Saturday, December 17, 2011

Politico covers my FOIA suit against the Army

In his coverage today of the court-martial of Army PFC Bradley Manning, Politico reporter and Freedom of Information Act expert Josh Gerstein reports on my FOIA lawsuit this spring against the Army. Here my story fit into the larger context of the Army's continued refusal to release documents related to its administration of justice—documents that would otherwise be available for public inspection were the accused before a civilian court.

The text pertinent to my lawsuit appears below:

When Siobhan Esposito, the wife of an Army Captain who was apparently murdered in his office in Iraq in 2005 asked for the official record of the public court martial where her husband's alleged killer was acquitted, the Army eventually released a partial transcript of the proceedings, but deleted the names, grades, duty positions and other identifying information of Army personnel "below the office director level" including the name of the military judge, the attorneys in the case and witnesses. The deletions were made even though the court martial, held at Fort Bragg, N.C., was open to the public and anyone in the room could have heard and written down the allegedly private details.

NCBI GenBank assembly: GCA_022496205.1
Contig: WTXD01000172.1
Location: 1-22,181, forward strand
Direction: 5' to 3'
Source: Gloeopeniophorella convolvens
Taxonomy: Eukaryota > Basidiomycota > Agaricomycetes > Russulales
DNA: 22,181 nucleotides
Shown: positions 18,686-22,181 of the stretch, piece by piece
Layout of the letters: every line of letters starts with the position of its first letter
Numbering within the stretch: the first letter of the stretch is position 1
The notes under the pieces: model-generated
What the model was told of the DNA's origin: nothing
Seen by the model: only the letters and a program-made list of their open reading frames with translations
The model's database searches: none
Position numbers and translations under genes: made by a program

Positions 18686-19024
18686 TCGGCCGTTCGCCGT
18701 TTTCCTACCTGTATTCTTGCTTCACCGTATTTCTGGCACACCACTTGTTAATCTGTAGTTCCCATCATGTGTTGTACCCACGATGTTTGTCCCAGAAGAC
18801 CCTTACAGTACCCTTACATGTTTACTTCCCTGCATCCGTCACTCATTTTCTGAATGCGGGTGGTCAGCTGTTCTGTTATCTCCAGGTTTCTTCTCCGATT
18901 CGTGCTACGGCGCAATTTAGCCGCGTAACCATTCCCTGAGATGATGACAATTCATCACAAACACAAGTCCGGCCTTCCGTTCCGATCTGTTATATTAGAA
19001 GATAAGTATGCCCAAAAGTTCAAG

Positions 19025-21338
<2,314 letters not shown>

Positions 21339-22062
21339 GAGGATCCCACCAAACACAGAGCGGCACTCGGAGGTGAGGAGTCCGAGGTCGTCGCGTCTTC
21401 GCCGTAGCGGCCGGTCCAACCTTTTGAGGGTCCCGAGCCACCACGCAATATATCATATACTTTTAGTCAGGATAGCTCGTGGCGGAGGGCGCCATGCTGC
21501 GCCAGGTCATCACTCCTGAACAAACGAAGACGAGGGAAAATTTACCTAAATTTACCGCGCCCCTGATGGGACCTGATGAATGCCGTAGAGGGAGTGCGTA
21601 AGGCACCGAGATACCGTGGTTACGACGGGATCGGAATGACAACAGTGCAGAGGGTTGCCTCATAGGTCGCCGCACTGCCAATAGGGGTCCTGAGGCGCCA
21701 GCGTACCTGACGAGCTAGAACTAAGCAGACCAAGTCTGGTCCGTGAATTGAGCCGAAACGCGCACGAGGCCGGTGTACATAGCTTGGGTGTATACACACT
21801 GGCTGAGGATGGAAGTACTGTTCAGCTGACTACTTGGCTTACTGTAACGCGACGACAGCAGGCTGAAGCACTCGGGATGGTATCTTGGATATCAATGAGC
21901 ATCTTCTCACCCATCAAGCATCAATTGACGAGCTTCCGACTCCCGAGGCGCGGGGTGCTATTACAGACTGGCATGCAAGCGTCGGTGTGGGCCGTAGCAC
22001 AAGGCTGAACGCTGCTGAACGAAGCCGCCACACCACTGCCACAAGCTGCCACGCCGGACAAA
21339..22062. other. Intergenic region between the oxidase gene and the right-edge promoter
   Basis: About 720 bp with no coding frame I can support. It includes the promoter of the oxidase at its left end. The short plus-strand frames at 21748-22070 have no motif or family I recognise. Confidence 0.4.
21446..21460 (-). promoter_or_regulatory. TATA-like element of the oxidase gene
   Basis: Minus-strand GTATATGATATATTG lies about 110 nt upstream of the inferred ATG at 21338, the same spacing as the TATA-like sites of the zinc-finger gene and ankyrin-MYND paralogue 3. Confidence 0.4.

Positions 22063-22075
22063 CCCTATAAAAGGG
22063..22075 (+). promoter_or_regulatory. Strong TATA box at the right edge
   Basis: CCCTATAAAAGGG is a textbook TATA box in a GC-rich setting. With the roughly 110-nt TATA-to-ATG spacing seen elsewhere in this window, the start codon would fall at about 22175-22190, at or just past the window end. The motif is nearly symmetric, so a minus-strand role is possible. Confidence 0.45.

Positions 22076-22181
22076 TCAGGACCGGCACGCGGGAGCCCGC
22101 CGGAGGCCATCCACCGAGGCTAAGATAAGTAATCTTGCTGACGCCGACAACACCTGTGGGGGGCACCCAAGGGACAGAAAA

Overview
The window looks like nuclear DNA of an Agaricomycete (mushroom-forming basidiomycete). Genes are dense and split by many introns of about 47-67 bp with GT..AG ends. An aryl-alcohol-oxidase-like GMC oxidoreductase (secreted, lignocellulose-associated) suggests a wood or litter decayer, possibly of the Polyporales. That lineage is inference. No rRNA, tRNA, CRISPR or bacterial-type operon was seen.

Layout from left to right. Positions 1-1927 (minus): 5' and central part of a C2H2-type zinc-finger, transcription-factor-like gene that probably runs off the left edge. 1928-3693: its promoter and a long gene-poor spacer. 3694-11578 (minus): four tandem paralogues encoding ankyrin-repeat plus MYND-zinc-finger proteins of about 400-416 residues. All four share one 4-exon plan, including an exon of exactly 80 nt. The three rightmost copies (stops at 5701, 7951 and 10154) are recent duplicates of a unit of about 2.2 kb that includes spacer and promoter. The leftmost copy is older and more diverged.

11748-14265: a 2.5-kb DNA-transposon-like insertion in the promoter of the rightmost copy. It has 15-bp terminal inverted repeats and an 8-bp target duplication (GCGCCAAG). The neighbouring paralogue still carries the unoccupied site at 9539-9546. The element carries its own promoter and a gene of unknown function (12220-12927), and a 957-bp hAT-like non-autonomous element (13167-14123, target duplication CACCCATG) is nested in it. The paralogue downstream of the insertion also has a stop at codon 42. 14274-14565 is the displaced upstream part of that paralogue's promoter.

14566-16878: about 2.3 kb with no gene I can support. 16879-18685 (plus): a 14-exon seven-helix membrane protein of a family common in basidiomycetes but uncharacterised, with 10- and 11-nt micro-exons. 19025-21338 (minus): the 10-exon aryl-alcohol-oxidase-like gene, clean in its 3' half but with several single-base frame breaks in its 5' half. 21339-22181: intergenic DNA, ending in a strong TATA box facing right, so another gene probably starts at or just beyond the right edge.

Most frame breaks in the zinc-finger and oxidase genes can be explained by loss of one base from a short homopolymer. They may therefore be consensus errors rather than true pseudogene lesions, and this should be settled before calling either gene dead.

“It was crazy…..It was like something right out of the Marx Brothers," Fidell recalled.

Fidell filed suit in January of this year on Esposito's behalf. A couple of months later, the Army agreed to provide the widow with a full transcript of the open sessions of the court martial, with only the street address of one witness deleted. The Army also agreed to pay $2500 for the legal fees incurred in filing the case.